Chocolate that makes you look younger might sound like a miracle product, but such a thing has lately been developed here in Cambridge. Esthechoc is the world’s first ‘beauty chocolate’ and was created by Dr Ivan M Petyaev at Lycotec, based at Granta Park. It is based on natural 70% cocoa dark chocolate and features a combination of two powerful antioxidants associated with anti-ageing properties: cocoa flavonols and marine carotenoid astaxanthin.
“It won’t reverse the process and make you younger but I hope it will slow down the ageing of tissues and inhibit the processes which are responsible for ageing.” says Petyaev. “We all age, but the aim of this product is to help us take some control of this.”
After consuming the product daily for three to four weeks, volunteers aged 50 to 60 were found to have an increased blood supply to the skin, less inflammation in the skin and a boost in antioxidant levels, necessary for maintaining younger-looking skin.
“People have said that skin looks smoother and more radiant,” says Petyaev.
This evidence would appear to be supported by the European Food Safety Authority, which agreed that cocoa flavonols help contribute to a healthy blood flow.
Esthechoc has been under development for three years and was launched at the Global Food Innovation Summit in London in March. But, more to the point, what does it taste like? Edition was lucky enough to get hold of a preview sample and can report that Esthechoc tastes rich, velvety and full of flavour: just like any other good-quality dark chocolate. Which is exactly the point, says Petyaev.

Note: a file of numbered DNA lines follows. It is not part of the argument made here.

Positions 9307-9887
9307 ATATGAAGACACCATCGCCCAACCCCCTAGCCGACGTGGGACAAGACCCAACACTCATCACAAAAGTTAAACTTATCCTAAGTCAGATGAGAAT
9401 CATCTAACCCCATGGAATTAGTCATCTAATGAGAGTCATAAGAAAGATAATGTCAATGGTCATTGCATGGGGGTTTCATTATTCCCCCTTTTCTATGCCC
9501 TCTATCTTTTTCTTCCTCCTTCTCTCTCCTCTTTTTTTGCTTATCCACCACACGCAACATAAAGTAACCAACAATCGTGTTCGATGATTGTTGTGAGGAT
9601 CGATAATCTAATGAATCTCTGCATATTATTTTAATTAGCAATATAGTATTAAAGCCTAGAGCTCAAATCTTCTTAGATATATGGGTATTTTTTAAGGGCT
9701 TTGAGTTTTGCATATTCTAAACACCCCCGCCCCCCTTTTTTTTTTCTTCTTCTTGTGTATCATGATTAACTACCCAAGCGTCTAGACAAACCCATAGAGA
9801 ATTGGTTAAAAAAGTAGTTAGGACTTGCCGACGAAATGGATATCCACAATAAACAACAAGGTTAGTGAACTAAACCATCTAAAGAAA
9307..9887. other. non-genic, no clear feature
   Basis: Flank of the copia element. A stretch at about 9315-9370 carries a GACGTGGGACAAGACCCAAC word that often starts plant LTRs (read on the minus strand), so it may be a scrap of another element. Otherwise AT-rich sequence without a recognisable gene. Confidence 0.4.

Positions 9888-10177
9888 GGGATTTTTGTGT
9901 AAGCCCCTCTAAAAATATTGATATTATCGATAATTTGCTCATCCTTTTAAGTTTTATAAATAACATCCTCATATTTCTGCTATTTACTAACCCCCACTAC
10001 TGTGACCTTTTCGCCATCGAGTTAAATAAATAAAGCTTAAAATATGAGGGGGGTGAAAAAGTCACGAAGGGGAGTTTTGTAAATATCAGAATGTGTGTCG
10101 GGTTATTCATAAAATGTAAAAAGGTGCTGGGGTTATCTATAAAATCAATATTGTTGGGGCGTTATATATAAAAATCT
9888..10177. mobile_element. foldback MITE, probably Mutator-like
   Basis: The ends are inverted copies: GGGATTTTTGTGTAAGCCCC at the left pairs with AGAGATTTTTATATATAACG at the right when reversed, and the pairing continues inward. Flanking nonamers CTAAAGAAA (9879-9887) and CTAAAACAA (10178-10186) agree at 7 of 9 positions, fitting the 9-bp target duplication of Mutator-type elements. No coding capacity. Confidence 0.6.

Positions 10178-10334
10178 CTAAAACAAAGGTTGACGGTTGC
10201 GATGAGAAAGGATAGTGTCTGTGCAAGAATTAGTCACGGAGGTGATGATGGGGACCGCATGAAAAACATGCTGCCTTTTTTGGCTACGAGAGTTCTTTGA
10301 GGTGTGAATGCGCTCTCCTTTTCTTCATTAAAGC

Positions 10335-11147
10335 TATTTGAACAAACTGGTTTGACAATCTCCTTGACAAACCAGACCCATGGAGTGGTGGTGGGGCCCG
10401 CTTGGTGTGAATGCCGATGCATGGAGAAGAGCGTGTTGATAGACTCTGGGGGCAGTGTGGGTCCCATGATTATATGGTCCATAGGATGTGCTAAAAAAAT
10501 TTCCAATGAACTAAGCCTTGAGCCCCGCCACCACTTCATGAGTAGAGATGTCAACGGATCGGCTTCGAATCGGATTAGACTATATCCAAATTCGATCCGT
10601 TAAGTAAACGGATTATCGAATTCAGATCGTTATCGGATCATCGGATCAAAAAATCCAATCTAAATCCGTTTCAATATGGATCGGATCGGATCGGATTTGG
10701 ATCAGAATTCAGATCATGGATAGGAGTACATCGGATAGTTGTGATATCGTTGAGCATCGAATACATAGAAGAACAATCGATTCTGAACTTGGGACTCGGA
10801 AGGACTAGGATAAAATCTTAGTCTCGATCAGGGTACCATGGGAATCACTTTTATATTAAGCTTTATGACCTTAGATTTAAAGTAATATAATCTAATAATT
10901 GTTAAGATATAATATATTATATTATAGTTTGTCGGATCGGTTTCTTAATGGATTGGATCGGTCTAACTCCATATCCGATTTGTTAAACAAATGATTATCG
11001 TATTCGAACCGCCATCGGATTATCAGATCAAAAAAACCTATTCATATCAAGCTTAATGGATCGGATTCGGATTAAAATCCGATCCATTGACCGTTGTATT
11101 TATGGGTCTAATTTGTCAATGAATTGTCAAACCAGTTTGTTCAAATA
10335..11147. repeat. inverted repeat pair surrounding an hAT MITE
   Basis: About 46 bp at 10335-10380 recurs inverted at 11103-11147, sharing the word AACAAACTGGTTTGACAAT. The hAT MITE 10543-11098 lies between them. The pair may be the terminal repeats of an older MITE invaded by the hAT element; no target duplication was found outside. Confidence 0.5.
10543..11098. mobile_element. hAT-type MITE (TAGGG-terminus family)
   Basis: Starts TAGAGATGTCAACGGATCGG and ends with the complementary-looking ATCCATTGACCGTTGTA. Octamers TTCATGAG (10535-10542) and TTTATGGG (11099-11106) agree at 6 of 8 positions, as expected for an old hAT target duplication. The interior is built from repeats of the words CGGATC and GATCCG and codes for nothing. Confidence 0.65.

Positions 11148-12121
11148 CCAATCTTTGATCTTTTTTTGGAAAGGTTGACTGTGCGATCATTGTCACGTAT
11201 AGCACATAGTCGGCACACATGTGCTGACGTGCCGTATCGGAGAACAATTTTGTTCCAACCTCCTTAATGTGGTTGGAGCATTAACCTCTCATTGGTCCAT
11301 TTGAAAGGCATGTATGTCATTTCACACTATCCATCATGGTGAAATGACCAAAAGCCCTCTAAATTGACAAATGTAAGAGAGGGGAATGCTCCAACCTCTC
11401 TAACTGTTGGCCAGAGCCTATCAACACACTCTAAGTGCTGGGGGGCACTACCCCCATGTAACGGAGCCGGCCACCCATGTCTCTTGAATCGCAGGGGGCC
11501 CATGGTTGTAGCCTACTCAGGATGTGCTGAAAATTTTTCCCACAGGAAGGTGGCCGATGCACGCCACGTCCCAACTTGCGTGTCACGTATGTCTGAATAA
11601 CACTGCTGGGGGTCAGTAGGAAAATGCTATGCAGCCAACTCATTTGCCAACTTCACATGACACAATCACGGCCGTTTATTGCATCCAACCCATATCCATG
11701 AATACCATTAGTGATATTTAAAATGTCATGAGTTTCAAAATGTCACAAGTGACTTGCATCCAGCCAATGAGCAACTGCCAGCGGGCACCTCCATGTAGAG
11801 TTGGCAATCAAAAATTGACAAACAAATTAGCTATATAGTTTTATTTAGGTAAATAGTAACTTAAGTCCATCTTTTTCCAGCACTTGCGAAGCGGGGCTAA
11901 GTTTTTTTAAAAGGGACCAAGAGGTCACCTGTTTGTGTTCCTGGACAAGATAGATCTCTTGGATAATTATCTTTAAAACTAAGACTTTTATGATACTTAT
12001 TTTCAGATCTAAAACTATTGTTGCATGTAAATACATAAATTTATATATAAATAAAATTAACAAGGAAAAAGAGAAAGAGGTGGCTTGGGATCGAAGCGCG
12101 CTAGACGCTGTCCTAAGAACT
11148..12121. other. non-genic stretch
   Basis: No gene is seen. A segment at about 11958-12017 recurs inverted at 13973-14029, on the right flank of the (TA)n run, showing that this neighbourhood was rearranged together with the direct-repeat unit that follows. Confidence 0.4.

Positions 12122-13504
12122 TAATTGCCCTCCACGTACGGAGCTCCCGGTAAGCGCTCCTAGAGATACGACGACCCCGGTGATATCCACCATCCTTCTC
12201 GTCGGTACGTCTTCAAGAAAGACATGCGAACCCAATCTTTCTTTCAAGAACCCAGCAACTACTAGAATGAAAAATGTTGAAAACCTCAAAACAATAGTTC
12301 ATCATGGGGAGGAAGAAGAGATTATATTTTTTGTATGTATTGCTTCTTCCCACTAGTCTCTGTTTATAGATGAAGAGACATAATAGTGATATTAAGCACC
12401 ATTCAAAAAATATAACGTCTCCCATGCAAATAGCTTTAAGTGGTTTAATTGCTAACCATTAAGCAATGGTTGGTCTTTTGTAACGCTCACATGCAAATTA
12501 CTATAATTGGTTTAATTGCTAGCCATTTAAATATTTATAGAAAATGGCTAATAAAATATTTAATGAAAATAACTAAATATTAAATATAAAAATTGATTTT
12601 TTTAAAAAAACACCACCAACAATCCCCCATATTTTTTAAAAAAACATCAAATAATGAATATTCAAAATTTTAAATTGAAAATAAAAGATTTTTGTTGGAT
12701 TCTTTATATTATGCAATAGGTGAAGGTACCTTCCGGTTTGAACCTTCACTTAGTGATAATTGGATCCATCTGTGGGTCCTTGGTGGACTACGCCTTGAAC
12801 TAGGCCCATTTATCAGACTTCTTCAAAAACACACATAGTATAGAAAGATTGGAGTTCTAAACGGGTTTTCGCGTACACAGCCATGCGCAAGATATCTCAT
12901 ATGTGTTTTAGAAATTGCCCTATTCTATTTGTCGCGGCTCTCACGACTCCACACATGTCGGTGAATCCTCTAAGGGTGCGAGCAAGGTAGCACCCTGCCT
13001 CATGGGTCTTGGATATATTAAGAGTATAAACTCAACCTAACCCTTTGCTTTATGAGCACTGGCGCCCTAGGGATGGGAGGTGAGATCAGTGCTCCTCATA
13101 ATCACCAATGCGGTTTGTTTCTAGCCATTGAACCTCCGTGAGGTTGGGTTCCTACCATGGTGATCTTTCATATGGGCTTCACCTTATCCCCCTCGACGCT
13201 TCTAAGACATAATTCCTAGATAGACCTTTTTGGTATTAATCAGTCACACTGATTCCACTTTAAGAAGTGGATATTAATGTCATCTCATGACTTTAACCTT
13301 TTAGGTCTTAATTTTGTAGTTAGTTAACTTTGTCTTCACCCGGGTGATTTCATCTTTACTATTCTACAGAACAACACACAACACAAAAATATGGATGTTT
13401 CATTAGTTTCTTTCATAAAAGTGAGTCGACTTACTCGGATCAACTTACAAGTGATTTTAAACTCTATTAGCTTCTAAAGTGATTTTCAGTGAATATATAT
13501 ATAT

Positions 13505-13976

Unlike unappetising health foods we try once and never eat again, this beauty regime is designed to fit into people’s daily lifestyles. It’s a chocolate fix with benefits.
“With a 100g dark chocolate bar, which contains those good properties found in cocoa, the price you pay is calories,” Petyaev explains. “So we have made a more compact version which is easier to introduce to our everyday diet and lifestyle.”
One 7.5g piece of Esthechoc contains just 38 calories and minimal fat and sugar. It’s suitable for vegetarians and even diabetics.
“One piece a day is enough to see the changes,” says Petyaev.
Chocolate, in fact, has a long association with health, and the National Confectioners Association supports that 'modest consumption of dark chocolate or cocoa, in the context of a balanced diet, is associated with reduced risk of cardiovascular disease.'
Says Petyaev: “I want to change people’s perception of true chocolate. What we have on the market today is not chocolate but chocolate-based confectionery. Chocolate was brought to Europe from Mexico as a health product. For about 400 years it was a remedy used for endurance, for the heart... it was rich in medicinal properties. Only in the mid-19th century was sugar introduced.”
So don’t expect to see any Esthechoc Easter eggs in the shops this year: instead it will be sold not as confectionery but at spas and beauty counters. A prominent UK retailer has apparently already placed a big order.
Petyaev is also working on other forms of functional food, including chocolate which helps boost cognition. So maybe chocolate really is the answer after all.
A box of Esthechoc containing 21 7.5g bars will retail for £35.